I lived in fear of guns, but emotions can’t dictate policies on violence

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Growing up in inner-city Brooklyn, New York, during the ’80s, I’ve seen my fair share of guns and their positive and negative impacts on a community. From the rampant crime that scourged New York City during my childhood and killed countless Americans, many of whom looked like me, to the brave law enforcement officers who protected our streets with firearms. 

I grew up very familiar with weapons, whether I was ready or not. The emotional toll of living in an unsafe neighborhood can weigh on your psyche, especially as a parent. My mother, a hardworking single parent, often feared her child could end up dead at the hands of an evil man with a gun, a reality far too many mothers in underserved neighborhoods have faced.  

As someone who lived in the inner city, I can say firsthand that my peers and I lived in fear, a fear that we’d eventually grow numb to but a real fear, nonetheless. The fear of getting killed by a stray bullet, witnessing a murder, or getting mugged at gunpoint while walking home from a basketball practice. I mention the latter example because it’s personal to me. Growing up in Crown Heights, Brooklyn, I was walking home after basketball practice when I stared death in the eye at the hands of a deranged person looking to steal my belongings. Although I was reluctant to hand over my valuables to a criminal, I knew my life was far more important than ending up dead over things that honestly didn’t matter. 


This experience shook me to my core, but I was just one of many that faced the daily possibility of death or great bodily harm in a place I called home. While this experience forever impacts me, it has not dictated my political philosophy and principles.

Emergency personnel work at the scene of a shooting at the Saint Francis hospital campus, in Tulsa, Oklahoma, June 1, 2022. 

Emergency personnel work at the scene of a shooting at the Saint Francis hospital campus, in Tulsa, Oklahoma, June 1, 2022.  (REUTERS/Michael Noble Jr.)

As our nation has faced a mountain of unprecedented crises, the rule of law and sound policy prescriptions of our elected officials and those in power must be guided by sensible, factual, and practical ideas, not emotion. Whether it’s fighting to keep schools and businesses open during a global pandemic or protecting privacy rights in the wake of a terrorist attack, action must follow the law, not feelings. While I am aware that going against the grain of political pressure and wall-to-wall media coverage can be seen as arrogant or insensitive, people need to stand for our constitutional rights if we want our republic to survive.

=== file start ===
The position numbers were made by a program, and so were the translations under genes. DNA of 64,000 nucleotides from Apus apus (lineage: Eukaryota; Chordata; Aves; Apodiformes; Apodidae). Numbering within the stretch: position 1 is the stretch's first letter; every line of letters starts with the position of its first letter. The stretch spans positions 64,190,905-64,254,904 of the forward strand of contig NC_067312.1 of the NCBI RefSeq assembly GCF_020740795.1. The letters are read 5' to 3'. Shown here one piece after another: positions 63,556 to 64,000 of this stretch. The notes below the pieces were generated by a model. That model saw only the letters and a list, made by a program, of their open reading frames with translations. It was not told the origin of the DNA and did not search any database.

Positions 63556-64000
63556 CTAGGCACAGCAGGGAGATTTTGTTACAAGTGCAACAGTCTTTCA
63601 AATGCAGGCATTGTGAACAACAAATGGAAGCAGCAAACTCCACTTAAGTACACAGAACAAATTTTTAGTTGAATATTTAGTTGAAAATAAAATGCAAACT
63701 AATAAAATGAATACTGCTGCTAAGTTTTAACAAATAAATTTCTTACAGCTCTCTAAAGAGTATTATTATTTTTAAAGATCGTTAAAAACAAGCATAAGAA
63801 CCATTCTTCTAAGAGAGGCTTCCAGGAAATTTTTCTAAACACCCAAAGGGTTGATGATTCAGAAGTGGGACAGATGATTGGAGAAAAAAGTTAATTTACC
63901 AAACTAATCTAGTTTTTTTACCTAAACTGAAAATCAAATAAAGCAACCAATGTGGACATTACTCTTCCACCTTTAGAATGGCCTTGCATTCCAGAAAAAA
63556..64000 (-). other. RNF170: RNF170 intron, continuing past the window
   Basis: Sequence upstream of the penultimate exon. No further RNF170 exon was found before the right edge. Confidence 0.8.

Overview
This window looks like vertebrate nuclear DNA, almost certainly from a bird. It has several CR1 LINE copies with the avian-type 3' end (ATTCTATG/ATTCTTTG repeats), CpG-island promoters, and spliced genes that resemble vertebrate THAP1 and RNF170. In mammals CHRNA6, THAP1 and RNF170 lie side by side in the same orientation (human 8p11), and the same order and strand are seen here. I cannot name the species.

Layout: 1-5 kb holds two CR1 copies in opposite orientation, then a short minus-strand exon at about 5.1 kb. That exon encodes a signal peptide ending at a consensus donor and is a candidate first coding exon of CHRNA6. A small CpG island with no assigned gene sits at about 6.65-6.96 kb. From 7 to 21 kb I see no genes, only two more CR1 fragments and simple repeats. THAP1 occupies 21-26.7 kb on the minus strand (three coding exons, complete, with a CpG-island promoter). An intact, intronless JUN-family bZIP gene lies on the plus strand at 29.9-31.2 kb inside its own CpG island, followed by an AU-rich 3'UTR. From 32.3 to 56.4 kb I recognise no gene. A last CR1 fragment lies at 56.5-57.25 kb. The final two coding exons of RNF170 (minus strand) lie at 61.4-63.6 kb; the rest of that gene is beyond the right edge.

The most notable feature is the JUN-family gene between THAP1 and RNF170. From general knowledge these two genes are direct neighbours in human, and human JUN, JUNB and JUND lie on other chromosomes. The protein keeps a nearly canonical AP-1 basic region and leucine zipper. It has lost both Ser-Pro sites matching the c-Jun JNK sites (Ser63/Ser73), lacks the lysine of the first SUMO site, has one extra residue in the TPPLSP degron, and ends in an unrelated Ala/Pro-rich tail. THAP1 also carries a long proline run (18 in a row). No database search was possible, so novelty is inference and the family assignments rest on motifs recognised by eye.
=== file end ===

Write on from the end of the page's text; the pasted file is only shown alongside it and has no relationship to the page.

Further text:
As we continue to mourn the devastating, heart-wrenching, and senseless loss of life in Uvalde, Texas, and struggle with the pain of Parkland, Buffalo, Pittsburgh, Columbine, Las Vegas, and many more American cities, I am keenly aware of the desire to “do something now.” My job as an elected official is to determine what that something should and shouldn’t be and make the difficult decision to decipher what is best for my constituents and the future of our nation. Today, all eyes are on our Congress to determine that “something,” — and we must make sure raw emotion doesn’t cloud our judgment, but rather that steady, constitutional solutions take priority. 


Whether some in America like it or not, we are a nation grounded in our Constitution, and while some see this sacred document as inconvenient, we must not deviate from this fact. Look, Republicans have kids, too — I have three sons, and their lives and well-being mean more to me than anything. As someone responsible for determining federal policy in our nation’s capital, elected officials on both sides of the aisle must engage in honest and good faith conversations when tackling the American people’s tremendous burdens.

I’ll do everything I can to ensure this nation stays true to our founding principles despite the overwhelming headwinds of bully pulpits and political positioning. My commitment is always to keep my door open, hear all sides, and follow the rule of law, irrespective of the emotionally charged matter up for debate.    


Republican Byron Donalds represents Florida’s 19th Congressional District in the United States House of Representatives.


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